Multiplan 1.06 for Compaq PC, 1981, 1982 (Source)
The main competitor of Multiplan was the program called Lotus 1-2-3, the first “killer application” of the IBM PC.
Lotus 1-2-3 1A, 1982, 1983 (Source)
To outsell it, Microsoft decided to bank on the user-friendly interface and the possibility to change spreadsheet design.
Thus, the first version of Excel for the Macintosh was released on September 30, 1985, and this day marked the gradual decline of Lotus 1-2-3. Ironically, IBM stopped supporting Lotus 1-2-3 exactly on September 30, 2014.
2. Excel was originally codenamed “Odyssey”
Codenames are used internally to refer to software products that are in the development phase and lack an official name.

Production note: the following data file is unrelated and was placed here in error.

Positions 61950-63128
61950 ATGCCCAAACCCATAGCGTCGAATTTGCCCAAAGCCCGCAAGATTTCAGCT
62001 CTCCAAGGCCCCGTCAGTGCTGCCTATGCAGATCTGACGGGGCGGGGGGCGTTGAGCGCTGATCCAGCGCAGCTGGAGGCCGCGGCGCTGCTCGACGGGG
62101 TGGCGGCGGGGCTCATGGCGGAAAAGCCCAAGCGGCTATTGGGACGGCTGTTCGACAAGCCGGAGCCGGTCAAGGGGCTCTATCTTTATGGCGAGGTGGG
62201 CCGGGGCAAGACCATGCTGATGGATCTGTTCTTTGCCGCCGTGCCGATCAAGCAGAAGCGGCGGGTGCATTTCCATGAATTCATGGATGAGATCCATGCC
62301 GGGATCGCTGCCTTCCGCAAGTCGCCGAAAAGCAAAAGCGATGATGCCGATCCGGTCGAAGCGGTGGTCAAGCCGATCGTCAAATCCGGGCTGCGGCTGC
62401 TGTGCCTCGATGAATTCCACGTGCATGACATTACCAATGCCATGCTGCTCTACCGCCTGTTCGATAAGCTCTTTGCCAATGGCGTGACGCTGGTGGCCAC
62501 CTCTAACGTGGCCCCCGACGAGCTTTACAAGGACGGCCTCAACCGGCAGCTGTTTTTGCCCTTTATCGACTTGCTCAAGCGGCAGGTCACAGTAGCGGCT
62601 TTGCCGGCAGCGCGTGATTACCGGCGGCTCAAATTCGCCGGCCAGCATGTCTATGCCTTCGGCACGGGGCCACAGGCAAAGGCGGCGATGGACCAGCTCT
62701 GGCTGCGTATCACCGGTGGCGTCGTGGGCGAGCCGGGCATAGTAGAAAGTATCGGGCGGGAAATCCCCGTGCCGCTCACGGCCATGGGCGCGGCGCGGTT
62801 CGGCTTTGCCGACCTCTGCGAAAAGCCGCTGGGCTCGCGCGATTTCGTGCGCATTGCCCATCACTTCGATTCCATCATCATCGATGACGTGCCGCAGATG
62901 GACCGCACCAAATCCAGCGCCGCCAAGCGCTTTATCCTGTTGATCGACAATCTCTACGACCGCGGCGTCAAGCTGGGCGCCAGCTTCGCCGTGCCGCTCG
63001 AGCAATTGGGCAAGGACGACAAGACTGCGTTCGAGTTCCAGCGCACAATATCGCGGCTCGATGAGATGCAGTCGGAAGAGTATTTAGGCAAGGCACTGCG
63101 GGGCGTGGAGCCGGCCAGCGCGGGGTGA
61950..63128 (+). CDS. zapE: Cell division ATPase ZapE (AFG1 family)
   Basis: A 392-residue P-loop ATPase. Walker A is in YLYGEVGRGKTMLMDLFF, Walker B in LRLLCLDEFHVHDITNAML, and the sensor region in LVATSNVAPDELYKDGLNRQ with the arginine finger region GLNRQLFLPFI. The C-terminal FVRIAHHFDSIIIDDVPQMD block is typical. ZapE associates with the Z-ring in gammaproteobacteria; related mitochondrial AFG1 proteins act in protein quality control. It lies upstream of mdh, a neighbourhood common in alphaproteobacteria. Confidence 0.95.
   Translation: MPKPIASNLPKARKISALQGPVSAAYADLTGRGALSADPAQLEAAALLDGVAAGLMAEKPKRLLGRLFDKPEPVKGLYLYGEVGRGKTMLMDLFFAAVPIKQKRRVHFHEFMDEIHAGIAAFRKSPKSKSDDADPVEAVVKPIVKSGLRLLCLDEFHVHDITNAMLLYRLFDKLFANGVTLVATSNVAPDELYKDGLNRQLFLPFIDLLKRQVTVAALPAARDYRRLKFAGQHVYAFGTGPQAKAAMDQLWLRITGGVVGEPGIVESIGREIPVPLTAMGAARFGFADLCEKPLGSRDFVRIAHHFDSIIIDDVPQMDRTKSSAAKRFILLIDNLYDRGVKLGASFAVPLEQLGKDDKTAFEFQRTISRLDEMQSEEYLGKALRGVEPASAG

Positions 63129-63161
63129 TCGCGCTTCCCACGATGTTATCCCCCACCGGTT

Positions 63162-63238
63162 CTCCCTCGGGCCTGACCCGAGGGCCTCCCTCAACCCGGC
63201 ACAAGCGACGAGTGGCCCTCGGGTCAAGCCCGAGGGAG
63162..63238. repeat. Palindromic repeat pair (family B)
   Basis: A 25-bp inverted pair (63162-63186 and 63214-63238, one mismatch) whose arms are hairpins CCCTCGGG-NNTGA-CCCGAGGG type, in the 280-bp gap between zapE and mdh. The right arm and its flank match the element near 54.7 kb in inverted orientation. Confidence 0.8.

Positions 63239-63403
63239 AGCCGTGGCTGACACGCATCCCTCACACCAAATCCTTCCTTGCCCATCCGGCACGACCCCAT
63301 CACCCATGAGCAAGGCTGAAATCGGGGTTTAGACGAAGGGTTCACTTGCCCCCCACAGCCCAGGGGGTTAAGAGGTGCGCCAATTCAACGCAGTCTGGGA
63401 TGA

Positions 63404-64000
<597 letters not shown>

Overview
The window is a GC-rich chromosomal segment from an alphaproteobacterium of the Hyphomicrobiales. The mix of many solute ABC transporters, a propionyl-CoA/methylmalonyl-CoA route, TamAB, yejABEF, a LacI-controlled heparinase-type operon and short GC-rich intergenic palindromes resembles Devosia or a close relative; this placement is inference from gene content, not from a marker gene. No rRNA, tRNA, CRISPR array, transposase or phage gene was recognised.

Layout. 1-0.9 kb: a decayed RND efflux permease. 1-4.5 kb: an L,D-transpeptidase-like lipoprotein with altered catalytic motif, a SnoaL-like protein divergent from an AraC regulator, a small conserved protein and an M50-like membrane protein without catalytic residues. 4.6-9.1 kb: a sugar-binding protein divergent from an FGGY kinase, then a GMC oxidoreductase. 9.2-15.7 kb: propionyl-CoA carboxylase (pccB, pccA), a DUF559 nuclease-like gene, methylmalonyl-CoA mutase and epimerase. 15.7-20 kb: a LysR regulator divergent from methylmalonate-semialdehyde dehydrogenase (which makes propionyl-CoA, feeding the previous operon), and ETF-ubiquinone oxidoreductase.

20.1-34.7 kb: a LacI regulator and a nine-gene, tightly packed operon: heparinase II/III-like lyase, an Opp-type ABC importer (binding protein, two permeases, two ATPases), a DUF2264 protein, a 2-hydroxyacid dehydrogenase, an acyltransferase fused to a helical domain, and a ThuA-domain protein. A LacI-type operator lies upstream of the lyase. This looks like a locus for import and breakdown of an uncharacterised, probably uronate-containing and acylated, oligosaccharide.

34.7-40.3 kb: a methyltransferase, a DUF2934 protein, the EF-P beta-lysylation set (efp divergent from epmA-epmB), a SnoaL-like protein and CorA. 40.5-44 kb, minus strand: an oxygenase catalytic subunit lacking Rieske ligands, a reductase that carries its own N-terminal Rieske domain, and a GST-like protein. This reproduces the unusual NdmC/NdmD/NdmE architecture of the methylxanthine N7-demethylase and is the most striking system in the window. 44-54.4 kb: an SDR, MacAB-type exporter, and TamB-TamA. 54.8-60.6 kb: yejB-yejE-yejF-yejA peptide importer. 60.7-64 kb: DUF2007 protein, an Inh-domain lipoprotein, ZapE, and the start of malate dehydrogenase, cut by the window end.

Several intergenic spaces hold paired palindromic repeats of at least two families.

In the case of Excel, its original codename was “Odyssey.”
3. Excel was the first application to use a toolbar
Few people know that such a simple and seamless feature that can be found virtually in every software product today was pioneered by Excel 3.0, the first application to ever use a toolbar.
Excel 3.0, 1990 (Source)
4. There are more than 450 built-in functions available
For example, do you know what the Arabic number is MMMCMXCIX? You’re truly amazing if you do! However, don’t lose your spirit if you cannot give a straight answer – Excel offers a simple and elegant solution.
This function is called ARABIC, and, as you may have guessed, it converts Roman numerals to Arabic ones.
Let’s see the right answer.
3999! By the way, that’s the biggest number that can be represented in the standard Roman notation.
Now you know of one more interesting Excel function but keep in mind there hundreds of more available to you!